Fra32 - I misunderstood what you meant when you said "Attempting to apply velocity to a fixed object is nonsensical". I did not realize that what you meant was a GLUED object. You are correct that it does not make sense to apply velocity to an object that is glued to the background. When you do that, it makes other objects move with a velocity even though their velocity was not changed by the user or by the Thyme script. Most assuredly a strange bug!

Sorry for misunderstanding your comment, and thinks for your input which is always appreciated.

Posted: Thu Mar 14, 2019 8:35 pm
You could imagine it like this:

If you had a glued object with the code vel = [1,0], then it would try to move with that velocity, but fails to do so since it belongs to bodygroup 0(glued to background). What algodoo does now is take ALL The objects that have this body group(fixated objects, glued objects, planes) and pretends that all of these are having said velocity of [1,0] without actually moving them. The consequence is the following: Whenever a moving object touched, say, the ground plane, or any glued object for that matter, algodoo calculates "oh, this moving object fell into an object that is moving 1 to the right per second, so friction/collision should transfer some of that velocity over" and what happens? The object bounces to the right, despite hitting a staitonary object. As the velocity of the glued parts does not change from collisions, this state is permanent until you forcefully set the velocity of any glued object to [0,0] again, or add a new glued object to the scene, thus resetting the "fake velocity" to 0 again.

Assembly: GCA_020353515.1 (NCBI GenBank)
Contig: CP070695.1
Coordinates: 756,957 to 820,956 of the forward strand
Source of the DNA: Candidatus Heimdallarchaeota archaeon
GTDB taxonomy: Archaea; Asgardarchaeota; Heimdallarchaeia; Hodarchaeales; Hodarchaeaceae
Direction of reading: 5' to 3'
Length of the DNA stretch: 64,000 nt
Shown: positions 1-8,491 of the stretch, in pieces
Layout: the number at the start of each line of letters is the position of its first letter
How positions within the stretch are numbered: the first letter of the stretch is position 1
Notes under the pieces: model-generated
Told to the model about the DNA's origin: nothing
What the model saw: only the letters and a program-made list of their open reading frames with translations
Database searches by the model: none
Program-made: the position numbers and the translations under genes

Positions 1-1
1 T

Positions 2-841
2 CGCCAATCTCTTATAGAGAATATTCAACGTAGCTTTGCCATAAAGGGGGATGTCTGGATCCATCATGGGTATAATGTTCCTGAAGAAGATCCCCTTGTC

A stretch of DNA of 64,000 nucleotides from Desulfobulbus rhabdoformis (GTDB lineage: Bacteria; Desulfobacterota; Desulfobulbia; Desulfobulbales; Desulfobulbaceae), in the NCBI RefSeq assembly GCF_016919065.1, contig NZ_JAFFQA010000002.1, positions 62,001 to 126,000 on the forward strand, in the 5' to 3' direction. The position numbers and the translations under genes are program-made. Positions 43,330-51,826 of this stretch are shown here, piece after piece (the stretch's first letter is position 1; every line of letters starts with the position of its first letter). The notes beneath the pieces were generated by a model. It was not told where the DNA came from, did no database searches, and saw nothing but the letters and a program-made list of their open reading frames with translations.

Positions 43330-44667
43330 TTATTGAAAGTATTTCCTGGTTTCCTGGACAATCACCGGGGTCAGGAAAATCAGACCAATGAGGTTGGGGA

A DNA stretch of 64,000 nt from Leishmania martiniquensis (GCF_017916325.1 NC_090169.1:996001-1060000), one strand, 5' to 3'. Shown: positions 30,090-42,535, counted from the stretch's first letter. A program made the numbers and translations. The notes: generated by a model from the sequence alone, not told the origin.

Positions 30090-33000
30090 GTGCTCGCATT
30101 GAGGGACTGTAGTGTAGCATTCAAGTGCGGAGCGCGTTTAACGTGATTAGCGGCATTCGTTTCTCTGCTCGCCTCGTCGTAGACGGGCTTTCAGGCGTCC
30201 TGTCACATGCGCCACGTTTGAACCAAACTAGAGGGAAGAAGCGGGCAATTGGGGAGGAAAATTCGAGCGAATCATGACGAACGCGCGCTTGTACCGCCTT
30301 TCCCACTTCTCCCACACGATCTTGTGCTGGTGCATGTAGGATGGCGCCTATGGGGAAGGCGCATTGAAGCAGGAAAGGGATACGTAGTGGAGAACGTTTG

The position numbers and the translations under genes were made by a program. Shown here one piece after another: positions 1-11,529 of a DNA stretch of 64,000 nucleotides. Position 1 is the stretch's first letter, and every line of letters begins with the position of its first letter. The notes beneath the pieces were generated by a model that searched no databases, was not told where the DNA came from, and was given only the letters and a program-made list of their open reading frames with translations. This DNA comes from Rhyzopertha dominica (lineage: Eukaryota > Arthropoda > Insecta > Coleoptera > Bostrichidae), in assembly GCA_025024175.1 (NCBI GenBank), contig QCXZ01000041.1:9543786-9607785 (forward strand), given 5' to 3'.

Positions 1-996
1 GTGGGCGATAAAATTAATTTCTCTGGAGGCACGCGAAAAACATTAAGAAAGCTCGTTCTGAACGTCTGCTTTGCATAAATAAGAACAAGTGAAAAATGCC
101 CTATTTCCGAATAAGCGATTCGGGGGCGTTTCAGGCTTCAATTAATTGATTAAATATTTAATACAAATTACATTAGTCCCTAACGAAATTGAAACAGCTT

Posted: Thu Mar 14, 2019 11:24 pm
That makes sense. Thanks again, FRA32!

Posted: Fri Mar 15, 2019 12:22 am
Yeah, gravity pads are a tricky one! Many people I know on Algodoo use this script:
Code: Select all
`(e)=>{    e.other.density = 0.005}`

However, I don't find the gravity for those to be realistic. (I call them float pads for that reason!) I use a more advanced version of it which has the added bonus of setting the gravity to what angle you want!
Code: Select all
`(e)=>{    e.other.poststep = (e)=>{        vel = vel + [ - math.sin(3.1415925), math.cos(sim.gravityAngleOffset)] * (Sim.gravityStrength) * 2 / Sim.frequency    }}`

Can't believe Algoryx decided to end development back in 2013...